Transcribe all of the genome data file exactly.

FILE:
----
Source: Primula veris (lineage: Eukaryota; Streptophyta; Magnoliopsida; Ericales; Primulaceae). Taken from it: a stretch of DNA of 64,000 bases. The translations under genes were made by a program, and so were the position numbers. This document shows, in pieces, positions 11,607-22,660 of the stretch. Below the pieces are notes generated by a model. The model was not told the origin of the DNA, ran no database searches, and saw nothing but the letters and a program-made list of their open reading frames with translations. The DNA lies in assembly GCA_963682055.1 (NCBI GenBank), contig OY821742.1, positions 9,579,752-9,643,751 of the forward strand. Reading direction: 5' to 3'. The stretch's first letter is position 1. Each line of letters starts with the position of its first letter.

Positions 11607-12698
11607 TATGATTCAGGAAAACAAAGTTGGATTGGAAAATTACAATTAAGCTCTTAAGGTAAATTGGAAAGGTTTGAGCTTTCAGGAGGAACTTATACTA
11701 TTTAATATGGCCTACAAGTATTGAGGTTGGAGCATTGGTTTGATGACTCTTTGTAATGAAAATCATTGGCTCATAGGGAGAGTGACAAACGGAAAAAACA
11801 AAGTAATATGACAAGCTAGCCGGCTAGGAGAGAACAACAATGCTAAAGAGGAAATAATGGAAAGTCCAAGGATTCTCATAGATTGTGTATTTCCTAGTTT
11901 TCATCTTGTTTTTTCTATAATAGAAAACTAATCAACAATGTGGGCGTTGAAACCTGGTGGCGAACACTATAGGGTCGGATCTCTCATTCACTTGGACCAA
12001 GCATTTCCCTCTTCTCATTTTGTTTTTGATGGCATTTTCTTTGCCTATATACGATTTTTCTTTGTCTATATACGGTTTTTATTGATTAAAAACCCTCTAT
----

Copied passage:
Source: Primula veris (lineage: Eukaryota; Streptophyta; Magnoliopsida; Ericales; Primulaceae). Taken from it: a stretch of DNA of 64,000 bases. The translations under genes were made by a program, and so were the position numbers. This document shows, in pieces, positions 11,607-22,660 of the stretch. Below the pieces are notes generated by a model. The model was not told the origin of the DNA, ran no database searches, and saw nothing but the letters and a program-made list of their open reading frames with translations. The DNA lies in assembly GCA_963682055.1 (NCBI GenBank), contig OY821742.1, positions 9,579,752-9,643,751 of the forward strand. Reading direction: 5' to 3'. The stretch's first letter is position 1. Each line of letters starts with the position of its first letter.

Positions 11607-12698
11607 TATGATTCAGGAAAACAAAGTTGGATTGGAAAATTACAATTAAGCTCTTAAGGTAAATTGGAAAGGTTTGAGCTTTCAGGAGGAACTTATACTA
11701 TTTAATATGGCCTACAAGTATTGAGGTTGGAGCATTGGTTTGATGACTCTTTGTAATGAAAATCATTGGCTCATAGGGAGAGTGACAAACGGAAAAAACA
11801 AAGTAATATGACAAGCTAGCCGGCTAGGAGAGAACAACAATGCTAAAGAGGAAATAATGGAAAGTCCAAGGATTCTCATAGATTGTGTATTTCCTAGTTT
11901 TCATCTTGTTTTTTCTATAATAGAAAACTAATCAACAATGTGGGCGTTGAAACCTGGTGGCGAACACTATAGGGTCGGATCTCTCATTCACTTGGACCAA
12001 GCATTTCCCTCTTCTCATTTTGTTTTTGATGGCATTTTCTTTGCCTATATACGATTTTTCTTTGTCTATATACGGTTTTTATTGATTAAAAACCCTCTAT